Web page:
Hearne: ‘Big Sexy’ Jason Whitlock Called Out as Uncle Tom, Sambo

wx2udlc9a8t1jpqnjgqcJason Whitlock is the sportswriter Kansas Citians loved to hate…

Until his propensity for burning bridges and getting fired lead to a nasty split with the Kansas City Star four years back. The falling out left a twisted trail of acrimony and ugly accusations, similar to how most of Whitlock’s media divorces have gone down.

Whitrlock continued to blog for Fox Sports – albeit sans the seven figure paycheck he was rumored to be receiving – until ESPN recycled him last August with the intention of Jason lording over a blog for promising young, black sportswriters.

“It sounds like an unrealistic concept,” a former Star editor told me at the time. “Pretty bizarre to set Jason up as mentor/role model, unless he’s matured some. Hopefully Jason will put  these  younger  writers  on a good path, not a path to getting off-track.”

A year later and Big Sexy has yet to debut the so-called Black Grantland and the term Uncle Tom is beginning to surface among fellow black sportswriters.

“Whitlock left Fox for ESPN last August,” USA Today‘s Jason McIntyre wrote in April. “It’s been eight months. Where is his ‘Black Grantland?’ ESPN hired Nate Silver from the New York Times in July of last year to launch his new 538. His site launched in March after months of breathless updates on new hires. Has Whitlock’s site hired anyone? Is there a tentative launch date?”

That same month sportswriter/broadcaster Jay Mariotti claimed the real reason ESPN rehired Whitlock – one of ESPN’s fiercest critics while blogging at Fox – was to mitigate Whitlock’s likely testimony in a libel/slander lawsuit against the network by the wife of former Syracuse assistant basketball coach Bernie Fine.

Fine, you may recall, was accused of child molesting, but after a year-long investigation prosecutors declined to press charges and dropped the case because the statute of limitations had run out. Still the accusations cost Fine his job after 35 years with the team.

whitlockandbunnyESPN makes some dubious hires,” Mariotti wrote. “None was more dubious than Whitlock. Not only has a strong, fearless voice in sports media been systematically quieted by the ESPN machine — I rarely see his content on the ESPN.com site — but when he does write a piece, it’s usually about an African-American-related subject. I would not appreciate being pigeonholed on topical matter, especially pertaining to race, and I wonder if ESPN hired Whitlock simply to silence him about ESPN issues. Because no one — and I mean, no one — has been more critical of ESPN than Whitlock.”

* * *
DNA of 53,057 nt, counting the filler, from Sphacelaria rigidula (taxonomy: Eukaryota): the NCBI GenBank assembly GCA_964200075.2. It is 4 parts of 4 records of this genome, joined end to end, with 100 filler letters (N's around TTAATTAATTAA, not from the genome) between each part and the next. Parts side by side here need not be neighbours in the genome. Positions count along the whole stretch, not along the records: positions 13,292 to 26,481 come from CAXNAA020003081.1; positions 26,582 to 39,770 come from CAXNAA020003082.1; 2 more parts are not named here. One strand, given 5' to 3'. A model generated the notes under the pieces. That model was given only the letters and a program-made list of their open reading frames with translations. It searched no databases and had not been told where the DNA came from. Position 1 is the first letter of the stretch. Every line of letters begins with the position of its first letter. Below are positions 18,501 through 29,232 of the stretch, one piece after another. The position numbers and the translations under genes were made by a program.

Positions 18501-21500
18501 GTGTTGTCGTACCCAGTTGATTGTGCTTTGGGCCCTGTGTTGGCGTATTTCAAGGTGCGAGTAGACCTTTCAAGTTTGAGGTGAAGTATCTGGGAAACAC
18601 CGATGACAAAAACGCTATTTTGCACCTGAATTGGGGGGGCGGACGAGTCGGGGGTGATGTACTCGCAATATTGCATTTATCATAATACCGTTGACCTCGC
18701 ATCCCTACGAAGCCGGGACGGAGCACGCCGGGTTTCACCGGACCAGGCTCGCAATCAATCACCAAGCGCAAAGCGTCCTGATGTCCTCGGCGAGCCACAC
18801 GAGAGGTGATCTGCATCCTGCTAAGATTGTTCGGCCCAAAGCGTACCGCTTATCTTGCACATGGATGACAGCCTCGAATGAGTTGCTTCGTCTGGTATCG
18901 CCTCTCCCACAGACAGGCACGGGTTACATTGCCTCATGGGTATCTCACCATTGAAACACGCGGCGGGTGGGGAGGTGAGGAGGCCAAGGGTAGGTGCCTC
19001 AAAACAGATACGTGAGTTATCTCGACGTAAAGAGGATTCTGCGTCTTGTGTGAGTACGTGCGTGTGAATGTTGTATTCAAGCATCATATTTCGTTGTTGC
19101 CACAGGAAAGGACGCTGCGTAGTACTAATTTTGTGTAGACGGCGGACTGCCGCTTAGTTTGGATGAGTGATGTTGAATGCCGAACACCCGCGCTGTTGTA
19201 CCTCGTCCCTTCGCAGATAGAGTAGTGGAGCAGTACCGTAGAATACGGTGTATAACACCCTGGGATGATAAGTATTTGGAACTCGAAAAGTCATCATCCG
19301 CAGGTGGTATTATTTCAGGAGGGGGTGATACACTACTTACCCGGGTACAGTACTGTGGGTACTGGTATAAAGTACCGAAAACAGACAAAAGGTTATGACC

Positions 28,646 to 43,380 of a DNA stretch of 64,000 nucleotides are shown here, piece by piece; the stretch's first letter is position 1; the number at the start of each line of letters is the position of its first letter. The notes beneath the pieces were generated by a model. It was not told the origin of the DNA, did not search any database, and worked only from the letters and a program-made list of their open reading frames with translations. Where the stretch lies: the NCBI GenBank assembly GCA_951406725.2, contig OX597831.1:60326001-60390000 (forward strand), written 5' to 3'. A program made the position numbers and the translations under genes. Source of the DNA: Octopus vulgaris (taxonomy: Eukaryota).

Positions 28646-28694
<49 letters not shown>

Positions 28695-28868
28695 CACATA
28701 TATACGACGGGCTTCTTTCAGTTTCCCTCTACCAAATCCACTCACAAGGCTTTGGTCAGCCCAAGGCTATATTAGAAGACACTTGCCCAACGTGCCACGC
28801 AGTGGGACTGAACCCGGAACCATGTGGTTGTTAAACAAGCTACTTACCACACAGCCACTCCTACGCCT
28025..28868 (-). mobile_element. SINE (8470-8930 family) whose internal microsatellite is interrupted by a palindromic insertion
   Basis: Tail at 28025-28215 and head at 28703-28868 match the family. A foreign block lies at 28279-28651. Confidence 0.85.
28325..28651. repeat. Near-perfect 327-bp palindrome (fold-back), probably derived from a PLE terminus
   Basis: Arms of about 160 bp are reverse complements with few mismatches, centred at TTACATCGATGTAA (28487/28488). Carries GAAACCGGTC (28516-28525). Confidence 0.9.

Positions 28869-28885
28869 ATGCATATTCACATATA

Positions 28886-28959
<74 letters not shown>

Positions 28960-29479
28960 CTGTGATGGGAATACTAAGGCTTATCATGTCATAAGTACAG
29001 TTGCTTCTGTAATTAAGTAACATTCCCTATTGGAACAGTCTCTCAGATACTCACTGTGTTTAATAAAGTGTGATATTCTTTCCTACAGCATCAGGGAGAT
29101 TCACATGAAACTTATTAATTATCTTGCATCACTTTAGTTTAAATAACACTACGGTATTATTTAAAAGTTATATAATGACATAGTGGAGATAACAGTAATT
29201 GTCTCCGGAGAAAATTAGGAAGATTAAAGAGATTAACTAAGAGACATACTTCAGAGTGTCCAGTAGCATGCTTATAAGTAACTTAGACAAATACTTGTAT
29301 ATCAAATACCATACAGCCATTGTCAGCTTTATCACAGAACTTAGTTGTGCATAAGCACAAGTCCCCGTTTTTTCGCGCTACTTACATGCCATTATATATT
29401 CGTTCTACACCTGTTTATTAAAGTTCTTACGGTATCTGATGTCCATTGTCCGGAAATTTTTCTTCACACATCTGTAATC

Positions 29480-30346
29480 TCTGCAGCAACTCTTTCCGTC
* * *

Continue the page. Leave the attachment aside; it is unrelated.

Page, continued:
Mariotti has a point.

In November of 2011 Whitlock wrote on Fox: “It’s morally criminal what…ESPN did to Bernie Fine…Vigilantism killed Trayvon Martin, and it ruined the career and life of Bernie Fine. Martin and Fine were not perfect; no human or victim is. They likely made mistakes in judgment that contributed to their demise. But, in my opinion, they did not deserve their fate.”

The latest: Deadspin writer Greg Howard‘s lengthy hit piece on Whitlock yesterday, Can Jason Whitlock Save ESPN’s Black Grantland from Himself?

In it Howard talks of waking up in a hospital bed and “Jason Whitlock was yelling into my ear” after he’d criticized Whitlock in a piece about Washington Redskins quarterback Robert Griffin III.

“I couldn’t understand why Whitlock was so furious, so inconsolable,” Howard writes. “If anything, we’d gone easy on him, adducing his tired arguments in service of a broader point about the evolution of black sportswriting….The next morning, my phone rang. It was Whitlock again…I could tell he was offering me a way out. He just needed me to grovel, to beg his forgiveness, to massage his ego. But I was fucked up; I was all out of guilt. I finally told him the truth: I meant every word. And that’s how I fell out with Jason Whitlock…”

incognito-whitlock-610x324To Howard, his falling out with Whitlock was textbook Jason.

“It was a classic Whitlock encounter, hitting all the themes of betrayal that figure prominently not only in his life and work but in the many criticisms of both,” Howard continues. “Betrayal is what led to his defenestration from ESPN the last time around. Betrayal is why his best piece of writing never found the audience it deserved. And betrayal is at the heart of why the most prominent black sportswriter around is also the most hated sportswriter in the black community, and why, 10 months after Whitlock first announced his new endeavor, a black sports and culture site that he’ll run under the aegis of his old enemy ESPN, the project is still struggling to get off the ground.”

Therein lies the question.

Was Whitlock actually hired for the unlikely job of mentoring promising young black writers or to get him of ESPN’s back or  to mitigate his possible testimony against ESPN in the Bernie Fine trial or maybe just to bounce about as a guest from show to show on the network?